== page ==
Stereo or 2.1 - Which produces better bass punch? - diyAudio
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Old 28th July 2009, 03:08 PM   #1
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Default Stereo or 2.1 - Which produces better bass punch?

Hello everyone,


I had successfully designed and built my first 30+30W RMS amplifier about a year and a half ago with the conventional architecture consisting of Diff Amp - Voltage Divider - Driver Stage - Output (Class AB) and Global Feedback. Now I am looking to built something more powerful, let say, around 120-150W RMS in total output.

In the stereo design, I noticed a phenomenon in which the low frequency beats get canceled out to some extent in some parts of the room even when the polarity for both speakers is set correct. I don't know much about acoustics, but I presumed that the multiple sources of sound(2 speakers in this case) create some kind of an interference pattern which is destructive for low frequencies at some locations in the surrounding space.

My question is, should I go for a 2.1 channel amp with a hi-power sub-woofer amplifier to reduce this effect in my next design?

Also I am little curious to know as to why this canceling out thing becomes evident particularly in the low frequency spectrum.

Thanks,
Prasanna (Prax)
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Old 28th July 2009, 03:28 PM   #2
h_a is offline h_a  Europe
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Hi,

that's the usual room acoustics problem.

In every air filled space resonances occur, at which frequencies depends on the shape of the room (the typical box type room being the worst type) and on its dimensions.

As bass is usually recorded as mono (due to human perception of bass), a 2.1 system will not improve that.

You can try to dampen your room acoustically, like add carpets, book shelves, curtains.

The more the merrier

Have fun, Hannes

EDIT: forgot, changing the position of the speakers can also help!
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Old 28th July 2009, 03:37 PM   #3
Mr Evil is offline Mr Evil  United Kingdom
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Having a separate subwoofer can help with that, because you have more freedom in where you place it. I don't think you can definitively say that one way is better than the other though.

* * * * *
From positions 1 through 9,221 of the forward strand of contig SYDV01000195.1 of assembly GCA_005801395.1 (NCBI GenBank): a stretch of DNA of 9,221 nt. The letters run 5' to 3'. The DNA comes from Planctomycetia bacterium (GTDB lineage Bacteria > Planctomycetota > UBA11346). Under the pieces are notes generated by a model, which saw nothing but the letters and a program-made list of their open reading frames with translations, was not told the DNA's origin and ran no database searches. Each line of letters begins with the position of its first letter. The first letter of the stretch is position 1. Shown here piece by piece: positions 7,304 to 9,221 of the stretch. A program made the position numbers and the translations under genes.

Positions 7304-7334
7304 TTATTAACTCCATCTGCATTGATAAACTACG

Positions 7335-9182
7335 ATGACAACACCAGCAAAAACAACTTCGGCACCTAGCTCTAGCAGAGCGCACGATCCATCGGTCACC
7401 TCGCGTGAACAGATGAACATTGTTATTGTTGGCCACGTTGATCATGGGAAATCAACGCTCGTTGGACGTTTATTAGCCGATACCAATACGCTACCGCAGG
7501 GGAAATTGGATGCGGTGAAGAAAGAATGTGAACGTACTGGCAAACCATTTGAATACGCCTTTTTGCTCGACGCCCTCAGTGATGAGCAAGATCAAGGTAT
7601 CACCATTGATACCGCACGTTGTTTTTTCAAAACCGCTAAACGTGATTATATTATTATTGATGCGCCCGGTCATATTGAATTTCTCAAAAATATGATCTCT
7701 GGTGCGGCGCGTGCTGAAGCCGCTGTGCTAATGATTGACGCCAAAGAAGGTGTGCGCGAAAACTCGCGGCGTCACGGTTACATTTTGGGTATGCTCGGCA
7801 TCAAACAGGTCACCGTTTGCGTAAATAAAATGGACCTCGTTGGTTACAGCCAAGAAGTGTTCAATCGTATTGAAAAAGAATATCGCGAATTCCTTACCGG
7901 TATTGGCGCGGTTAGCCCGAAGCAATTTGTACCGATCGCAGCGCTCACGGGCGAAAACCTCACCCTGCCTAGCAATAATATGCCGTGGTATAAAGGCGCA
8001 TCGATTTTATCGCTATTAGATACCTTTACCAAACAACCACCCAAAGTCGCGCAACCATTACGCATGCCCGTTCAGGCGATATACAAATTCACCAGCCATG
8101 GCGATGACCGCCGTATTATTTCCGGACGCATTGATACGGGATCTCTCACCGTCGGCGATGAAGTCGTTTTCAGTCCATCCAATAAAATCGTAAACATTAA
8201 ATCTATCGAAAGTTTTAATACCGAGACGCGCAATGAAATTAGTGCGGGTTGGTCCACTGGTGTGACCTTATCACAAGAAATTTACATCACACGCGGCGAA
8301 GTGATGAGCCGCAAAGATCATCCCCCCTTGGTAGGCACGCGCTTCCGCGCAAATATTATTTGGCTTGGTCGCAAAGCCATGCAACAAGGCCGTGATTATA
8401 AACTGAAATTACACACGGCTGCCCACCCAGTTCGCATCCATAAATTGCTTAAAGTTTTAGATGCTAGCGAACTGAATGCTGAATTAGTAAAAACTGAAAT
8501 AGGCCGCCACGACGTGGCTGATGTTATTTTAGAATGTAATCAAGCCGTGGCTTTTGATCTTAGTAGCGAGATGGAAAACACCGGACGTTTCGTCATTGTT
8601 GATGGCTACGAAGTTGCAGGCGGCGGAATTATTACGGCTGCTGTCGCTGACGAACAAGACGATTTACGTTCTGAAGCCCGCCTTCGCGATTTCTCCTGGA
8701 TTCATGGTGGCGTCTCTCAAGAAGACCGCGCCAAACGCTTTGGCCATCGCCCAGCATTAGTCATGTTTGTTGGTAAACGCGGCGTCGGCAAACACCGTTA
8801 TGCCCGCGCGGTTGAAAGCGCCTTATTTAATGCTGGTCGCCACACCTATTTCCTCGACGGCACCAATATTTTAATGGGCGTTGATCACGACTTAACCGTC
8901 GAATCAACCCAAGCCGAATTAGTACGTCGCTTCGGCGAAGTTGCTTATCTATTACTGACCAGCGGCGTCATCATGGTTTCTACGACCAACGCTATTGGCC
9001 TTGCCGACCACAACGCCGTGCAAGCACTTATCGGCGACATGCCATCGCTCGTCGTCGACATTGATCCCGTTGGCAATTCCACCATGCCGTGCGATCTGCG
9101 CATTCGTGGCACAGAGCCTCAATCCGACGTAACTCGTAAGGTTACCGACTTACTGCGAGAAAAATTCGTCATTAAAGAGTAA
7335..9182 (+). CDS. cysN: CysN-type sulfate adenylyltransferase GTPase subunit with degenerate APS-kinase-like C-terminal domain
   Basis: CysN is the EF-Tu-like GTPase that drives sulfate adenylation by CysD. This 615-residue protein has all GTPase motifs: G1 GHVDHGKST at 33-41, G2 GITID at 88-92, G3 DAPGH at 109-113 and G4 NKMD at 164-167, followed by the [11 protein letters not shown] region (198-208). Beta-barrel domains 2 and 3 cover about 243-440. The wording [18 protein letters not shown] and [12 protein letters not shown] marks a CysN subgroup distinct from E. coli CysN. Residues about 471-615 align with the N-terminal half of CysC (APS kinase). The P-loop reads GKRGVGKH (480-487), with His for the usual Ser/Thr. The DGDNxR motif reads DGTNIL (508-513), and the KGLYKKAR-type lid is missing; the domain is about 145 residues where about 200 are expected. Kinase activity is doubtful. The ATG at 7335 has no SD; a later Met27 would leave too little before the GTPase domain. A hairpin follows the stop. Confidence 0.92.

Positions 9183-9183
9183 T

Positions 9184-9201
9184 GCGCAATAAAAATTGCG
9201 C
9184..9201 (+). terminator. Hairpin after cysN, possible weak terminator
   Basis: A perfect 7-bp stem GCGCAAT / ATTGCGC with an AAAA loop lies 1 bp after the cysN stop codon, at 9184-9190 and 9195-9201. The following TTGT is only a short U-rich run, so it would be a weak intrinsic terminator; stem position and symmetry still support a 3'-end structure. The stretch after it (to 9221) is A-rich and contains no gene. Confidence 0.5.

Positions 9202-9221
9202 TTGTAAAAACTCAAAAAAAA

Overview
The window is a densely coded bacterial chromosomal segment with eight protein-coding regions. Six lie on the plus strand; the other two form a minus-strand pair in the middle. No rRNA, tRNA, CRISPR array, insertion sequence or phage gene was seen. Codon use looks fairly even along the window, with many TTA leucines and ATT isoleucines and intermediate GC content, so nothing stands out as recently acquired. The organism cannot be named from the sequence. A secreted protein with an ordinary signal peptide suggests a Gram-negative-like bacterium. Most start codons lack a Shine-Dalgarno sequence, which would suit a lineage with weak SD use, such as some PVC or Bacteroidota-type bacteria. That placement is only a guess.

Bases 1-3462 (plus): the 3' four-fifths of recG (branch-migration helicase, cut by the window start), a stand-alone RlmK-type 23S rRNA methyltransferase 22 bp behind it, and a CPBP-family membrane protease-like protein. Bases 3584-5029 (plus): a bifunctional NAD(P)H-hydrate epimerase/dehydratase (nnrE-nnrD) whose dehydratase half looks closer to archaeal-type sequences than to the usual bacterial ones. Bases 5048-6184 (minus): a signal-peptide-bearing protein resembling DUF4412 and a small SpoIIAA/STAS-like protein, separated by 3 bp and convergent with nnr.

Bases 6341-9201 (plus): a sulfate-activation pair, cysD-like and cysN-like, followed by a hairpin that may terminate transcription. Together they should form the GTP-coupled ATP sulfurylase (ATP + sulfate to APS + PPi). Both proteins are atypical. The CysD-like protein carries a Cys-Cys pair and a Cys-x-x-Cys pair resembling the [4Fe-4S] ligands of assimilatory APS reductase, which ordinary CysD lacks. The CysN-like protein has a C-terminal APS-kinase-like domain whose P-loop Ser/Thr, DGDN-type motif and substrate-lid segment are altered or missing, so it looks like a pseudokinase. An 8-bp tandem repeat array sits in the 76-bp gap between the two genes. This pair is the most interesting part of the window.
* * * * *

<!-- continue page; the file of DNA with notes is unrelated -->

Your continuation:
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Old 28th July 2009, 05:22 PM   #4
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Quote:
Originally posted by h_a
Hi,

that's the usual room acoustics problem.

As bass is usually recorded as mono (due to human perception of bass), a 2.1 system will not improve that.

EDIT: forgot, changing the position of the speakers can also help!

Thanks.

But wouldn't two speakers producing the same monophonic audio from two different positions introduce more directionality than a single sub-woofer banging at the same relative power?

- Prax
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Old 28th July 2009, 05:35 PM   #5
AndrewT is offline AndrewT  Scotland
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I have not tried it, but there is a multitude of opinion on this Forum that says that distributed bass drivers have a better chance of sounding right/better than a single or even two bass speaker set up.

If 2.1 were to follow this route then one bass speaker reproducing the 0.1 bandwidth is the wrong way to go.
Maybe 4off 8inch drivers/boxes, each with their own amplifier spread around the room may give a better sound than a 2.0 (stereo) system.
Rather than mid/top satellite pair + one 15inch bass speaker.

This would be an ideal candidate for 6off chipamp monoblocks in tiny chassis.
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Old 28th July 2009, 05:42 PM   #6
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I prefer 2.2, since live recordings capture phase shifts on lows that add to perception of reality.
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Old 29th July 2009, 08:32 AM   #7
h_a is offline h_a  Europe
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Quote:
Originally posted by xitronics



Thanks.

But wouldn't two speakers producing the same monophonic audio from two different positions introduce more directionality than a single sub-woofer banging at the same relative power?

- Prax

Directionality is not a matter of the number of speakers, but of the music. 2 speakers have the advantage that they power different room modes (resonances), so in average that should give a more consistent bass in the room. Of course using even more speakers improves that to a point of diminishing returns, but is not really practical (equalisation necessary).

Still, it's easier to dampen the room, although that's not to everybody's taste.

Have fun, Hannes
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Old 29th July 2009, 09:13 AM   #8